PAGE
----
Burnett’s performance as Winnifred is available on YouTube in two separate productions, a black and white one from 1964, and a color one from 1972. So is her 2005 performance as the benignly wicked queen, a role traditionally taken by a woman but in the current production by a renowned drag queen, Mr. Epperson, who plays the conniving monarch with every ounce of glammed-up campiness you can squeeze into a series of deliciously overdesigned gowns. With his commanding size, enhanced by spiked heels, Mr. Epperson towers over several of his height-challenged costars, especially David Greenspan as the silent King Septimus, Jay Rogers as the showbizzy Wizard, and, of course, Ms. Hoffman; his manner of playing directly to the audience with winking canniness at his queenly machinations makes it nearly impossible to look elsewhere when he’s on stage. Observe how he applauds by tapping his fingertips together, how he marches off with one royal hand held before him like something from an Egyptian tomb drawing, or how he gives his vowels a hopefully posh accent, saying “mottress” for “mattress,” for example.
Jason SweetTooth Williams, John "Lypsinka" Epperson, Zak Resnick. Photo: Carol Rosegg.
Among the memorable supporting performances are Mr. Williams’s chubby, bearded, warmly lovable doofus of a Prince Dauntless, and Mr. Greenspan’s mute King (cursed by a witch), who, for someone I’ve never seen do musical comedy, is surprisingly deft. Hunter Ryan Herdlicka sings nicely as the Minstrel, and Cory Lingner is a genial song and dance Jester, with an old-fashioned solo dance number, “In Very Soft Shoes,” that, while well done, seems extraneous (as do one or two other numbers).
Doug Shapiro, Jason SweetTooth Williams, Jay Rogers, John "Lypsinka" Epperson, Ali Reed, Corey Lingner, Richard Costa, Tim Dolan. Photo: Carol Rosegg.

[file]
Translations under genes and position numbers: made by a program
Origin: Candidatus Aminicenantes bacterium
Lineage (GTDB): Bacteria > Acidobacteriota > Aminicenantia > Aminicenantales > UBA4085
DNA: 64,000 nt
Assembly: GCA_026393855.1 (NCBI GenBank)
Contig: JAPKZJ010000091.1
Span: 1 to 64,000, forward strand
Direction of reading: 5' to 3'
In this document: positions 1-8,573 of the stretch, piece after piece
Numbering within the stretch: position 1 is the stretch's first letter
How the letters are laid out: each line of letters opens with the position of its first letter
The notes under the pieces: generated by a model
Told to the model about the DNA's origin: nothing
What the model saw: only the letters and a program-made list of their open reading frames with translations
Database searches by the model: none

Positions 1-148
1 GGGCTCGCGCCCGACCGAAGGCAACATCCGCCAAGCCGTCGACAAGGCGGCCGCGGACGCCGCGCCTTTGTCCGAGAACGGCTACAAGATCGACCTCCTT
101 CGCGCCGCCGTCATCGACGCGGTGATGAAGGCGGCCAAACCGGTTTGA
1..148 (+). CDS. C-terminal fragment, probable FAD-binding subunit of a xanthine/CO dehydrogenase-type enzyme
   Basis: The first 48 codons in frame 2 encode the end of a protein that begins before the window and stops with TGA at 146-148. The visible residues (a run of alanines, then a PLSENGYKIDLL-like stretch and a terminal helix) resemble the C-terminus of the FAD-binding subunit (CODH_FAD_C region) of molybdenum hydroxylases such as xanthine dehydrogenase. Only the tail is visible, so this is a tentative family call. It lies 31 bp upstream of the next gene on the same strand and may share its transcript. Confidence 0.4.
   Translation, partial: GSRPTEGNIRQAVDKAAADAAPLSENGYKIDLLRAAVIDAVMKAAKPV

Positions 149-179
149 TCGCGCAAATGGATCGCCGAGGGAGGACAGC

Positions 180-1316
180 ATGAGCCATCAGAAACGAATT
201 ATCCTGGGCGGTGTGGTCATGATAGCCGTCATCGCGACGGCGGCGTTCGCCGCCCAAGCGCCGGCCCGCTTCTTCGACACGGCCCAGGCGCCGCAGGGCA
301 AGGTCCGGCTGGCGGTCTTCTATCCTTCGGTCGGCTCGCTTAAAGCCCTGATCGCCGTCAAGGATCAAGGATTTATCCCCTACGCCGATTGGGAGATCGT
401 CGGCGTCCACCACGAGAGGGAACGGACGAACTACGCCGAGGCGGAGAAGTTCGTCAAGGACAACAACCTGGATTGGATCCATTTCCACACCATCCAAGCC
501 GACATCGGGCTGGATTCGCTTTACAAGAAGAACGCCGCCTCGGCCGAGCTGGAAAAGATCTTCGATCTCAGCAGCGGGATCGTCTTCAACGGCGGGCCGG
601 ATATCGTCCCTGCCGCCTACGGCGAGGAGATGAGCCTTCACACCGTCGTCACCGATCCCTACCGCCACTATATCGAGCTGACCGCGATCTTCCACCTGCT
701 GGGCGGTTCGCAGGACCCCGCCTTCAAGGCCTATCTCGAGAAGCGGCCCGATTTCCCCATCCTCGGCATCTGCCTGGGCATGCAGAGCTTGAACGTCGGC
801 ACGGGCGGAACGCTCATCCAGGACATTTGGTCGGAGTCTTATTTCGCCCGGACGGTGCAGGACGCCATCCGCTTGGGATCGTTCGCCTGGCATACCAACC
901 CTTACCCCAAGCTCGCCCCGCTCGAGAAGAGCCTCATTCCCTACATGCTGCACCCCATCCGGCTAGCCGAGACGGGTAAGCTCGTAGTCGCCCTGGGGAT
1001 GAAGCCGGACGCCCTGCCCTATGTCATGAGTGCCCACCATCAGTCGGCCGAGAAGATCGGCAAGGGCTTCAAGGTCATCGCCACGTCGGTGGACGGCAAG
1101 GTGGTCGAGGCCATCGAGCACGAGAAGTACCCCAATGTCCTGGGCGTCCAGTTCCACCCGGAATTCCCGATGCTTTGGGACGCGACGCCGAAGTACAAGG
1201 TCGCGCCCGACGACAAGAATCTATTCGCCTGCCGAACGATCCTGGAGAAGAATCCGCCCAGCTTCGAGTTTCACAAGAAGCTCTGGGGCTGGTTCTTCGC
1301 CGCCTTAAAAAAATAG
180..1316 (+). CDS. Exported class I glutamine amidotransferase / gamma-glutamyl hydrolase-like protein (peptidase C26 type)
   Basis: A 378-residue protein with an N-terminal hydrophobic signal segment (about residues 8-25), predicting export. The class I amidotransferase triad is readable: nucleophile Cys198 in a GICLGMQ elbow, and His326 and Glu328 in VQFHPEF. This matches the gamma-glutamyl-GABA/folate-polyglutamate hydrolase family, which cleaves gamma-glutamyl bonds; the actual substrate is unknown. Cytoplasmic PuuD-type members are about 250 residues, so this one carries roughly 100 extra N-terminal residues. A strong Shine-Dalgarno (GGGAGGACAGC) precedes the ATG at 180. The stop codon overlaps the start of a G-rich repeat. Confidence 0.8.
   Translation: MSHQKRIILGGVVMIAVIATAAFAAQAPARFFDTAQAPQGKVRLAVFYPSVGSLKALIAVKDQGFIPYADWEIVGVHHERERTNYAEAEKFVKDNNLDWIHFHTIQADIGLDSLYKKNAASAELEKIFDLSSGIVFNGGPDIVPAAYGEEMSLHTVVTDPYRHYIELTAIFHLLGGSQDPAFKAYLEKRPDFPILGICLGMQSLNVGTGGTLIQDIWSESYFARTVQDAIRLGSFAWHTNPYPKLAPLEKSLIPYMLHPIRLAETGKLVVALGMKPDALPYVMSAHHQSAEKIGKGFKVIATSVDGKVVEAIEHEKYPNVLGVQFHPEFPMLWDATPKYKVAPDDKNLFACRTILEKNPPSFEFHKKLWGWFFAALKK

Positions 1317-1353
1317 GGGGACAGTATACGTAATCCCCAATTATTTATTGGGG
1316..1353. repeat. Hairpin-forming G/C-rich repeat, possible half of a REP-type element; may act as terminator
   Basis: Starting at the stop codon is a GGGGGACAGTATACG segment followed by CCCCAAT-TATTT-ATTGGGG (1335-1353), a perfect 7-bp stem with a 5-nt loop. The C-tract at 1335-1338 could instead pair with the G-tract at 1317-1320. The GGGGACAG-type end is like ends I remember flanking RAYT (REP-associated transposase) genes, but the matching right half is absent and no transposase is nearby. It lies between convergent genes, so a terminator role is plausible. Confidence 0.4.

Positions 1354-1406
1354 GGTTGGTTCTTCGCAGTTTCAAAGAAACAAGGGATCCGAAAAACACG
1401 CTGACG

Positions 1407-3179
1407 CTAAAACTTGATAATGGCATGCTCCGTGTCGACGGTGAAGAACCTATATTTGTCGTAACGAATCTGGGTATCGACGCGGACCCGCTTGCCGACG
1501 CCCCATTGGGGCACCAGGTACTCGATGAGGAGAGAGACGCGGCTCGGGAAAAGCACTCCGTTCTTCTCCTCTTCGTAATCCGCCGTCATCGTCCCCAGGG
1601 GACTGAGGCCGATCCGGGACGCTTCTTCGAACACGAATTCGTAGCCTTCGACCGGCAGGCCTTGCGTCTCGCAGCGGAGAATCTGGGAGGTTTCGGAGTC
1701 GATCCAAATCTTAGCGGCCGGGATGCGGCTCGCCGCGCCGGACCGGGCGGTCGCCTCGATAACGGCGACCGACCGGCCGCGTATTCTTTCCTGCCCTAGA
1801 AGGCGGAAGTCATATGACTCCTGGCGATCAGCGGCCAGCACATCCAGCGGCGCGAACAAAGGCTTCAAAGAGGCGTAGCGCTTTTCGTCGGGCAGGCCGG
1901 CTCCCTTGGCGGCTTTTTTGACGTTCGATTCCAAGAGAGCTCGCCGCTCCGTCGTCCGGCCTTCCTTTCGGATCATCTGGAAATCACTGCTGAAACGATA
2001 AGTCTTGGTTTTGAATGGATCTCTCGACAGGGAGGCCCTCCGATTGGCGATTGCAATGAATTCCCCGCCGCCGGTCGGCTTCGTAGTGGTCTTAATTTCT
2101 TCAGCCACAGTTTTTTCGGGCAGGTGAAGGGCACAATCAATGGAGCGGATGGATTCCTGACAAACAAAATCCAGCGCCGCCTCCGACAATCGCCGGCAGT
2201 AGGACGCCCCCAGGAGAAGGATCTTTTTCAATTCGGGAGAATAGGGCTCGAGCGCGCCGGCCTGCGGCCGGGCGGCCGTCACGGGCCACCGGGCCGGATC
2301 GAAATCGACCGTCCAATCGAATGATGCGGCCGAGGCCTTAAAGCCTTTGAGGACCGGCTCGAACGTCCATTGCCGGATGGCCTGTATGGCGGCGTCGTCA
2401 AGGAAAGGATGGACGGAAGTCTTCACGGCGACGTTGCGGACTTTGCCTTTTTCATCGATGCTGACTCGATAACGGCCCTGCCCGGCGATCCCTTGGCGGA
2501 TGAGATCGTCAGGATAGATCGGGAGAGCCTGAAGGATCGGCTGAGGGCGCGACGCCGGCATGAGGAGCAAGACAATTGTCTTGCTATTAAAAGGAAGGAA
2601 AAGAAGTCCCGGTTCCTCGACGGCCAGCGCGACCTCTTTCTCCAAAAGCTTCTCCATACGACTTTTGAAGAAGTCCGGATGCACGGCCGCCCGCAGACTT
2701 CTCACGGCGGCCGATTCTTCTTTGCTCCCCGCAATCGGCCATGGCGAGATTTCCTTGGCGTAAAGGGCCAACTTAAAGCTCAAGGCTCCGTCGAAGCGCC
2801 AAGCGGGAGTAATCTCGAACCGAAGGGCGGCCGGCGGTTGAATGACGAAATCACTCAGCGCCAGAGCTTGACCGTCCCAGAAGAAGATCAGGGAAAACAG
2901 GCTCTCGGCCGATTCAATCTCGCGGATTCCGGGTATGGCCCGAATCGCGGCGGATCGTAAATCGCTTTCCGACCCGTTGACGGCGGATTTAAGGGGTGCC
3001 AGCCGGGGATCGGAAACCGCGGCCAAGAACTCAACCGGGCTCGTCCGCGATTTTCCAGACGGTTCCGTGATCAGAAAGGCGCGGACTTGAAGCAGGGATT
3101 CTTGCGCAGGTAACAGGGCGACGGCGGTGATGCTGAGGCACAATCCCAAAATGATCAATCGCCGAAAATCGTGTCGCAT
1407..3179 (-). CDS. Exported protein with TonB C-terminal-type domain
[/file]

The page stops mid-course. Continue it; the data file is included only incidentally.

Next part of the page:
Despite the lack of any songs that have become standards, Rodgers and Barer’s score is consistently amusing and listenable, far more so than many highly touted recent shows. The book, however, has too many minor diversions, and there’s not quite enough wit to sustain what is, after all, a rather innocuous narrative for a grown-up audience.
Jessica Fontana, Zak Resnick. Photo: Carol Rosegg.
Mary Rodgers’s music and Marshall Barer’s lyrics retain much of the comical brio that’s made the show a perennial favorite among school and amateur groups. That may partly be because, while sex plays a role in Jay Thompson, Dean Fuller, and Marshall Barer’s book, the dialogue and lyrics avoid smuttiness, even in the ingenious “Man to Man Talk” number, in which the mute king, communicating with gestures, teaches his childishly innocent adult son the facts of life.
Corey Lingner, David Greenspan, Hunter Ryan Herdlicka. Photo: Carol Rosegg.
Working on what must be a restricted budget, Sandra Goldmark has created a simple unit set of slender metal archways backed by a projection screen on which Ken Fallin’s cartoony sketches (to which the artist’s hand is seen adding finishing touches) establish each scene. R. Lee Kennedy’s lighting is cheery enough and Kathryn Rohe’s costumes are colorful, especially the grandiose ones worn by the queen; some of the men’s, though, look a bit makeshift.
Jackie Hoffman and company. Photo: Carol Rosegg.
At a somewhat overlong two hours and 25 minutes, ONCE UPON A MATTRESS isn’t a great show, but it’s cute, sprightly, and more charming than you might expect. Strangely, there were very few youngsters present when I went, but, even with Mr. Epperson’s presence, this remains a family musical and one that, despite the absence of Christmas trappings, would make a holiday visit worth considering.  
Jackie Hoffman. Photo: Carol Rosegg.

OTHER VIEWPOINTS:

Henry De Jur Playhouse/Abrons Arts Center
466 Grand Street, NYC
Through January 3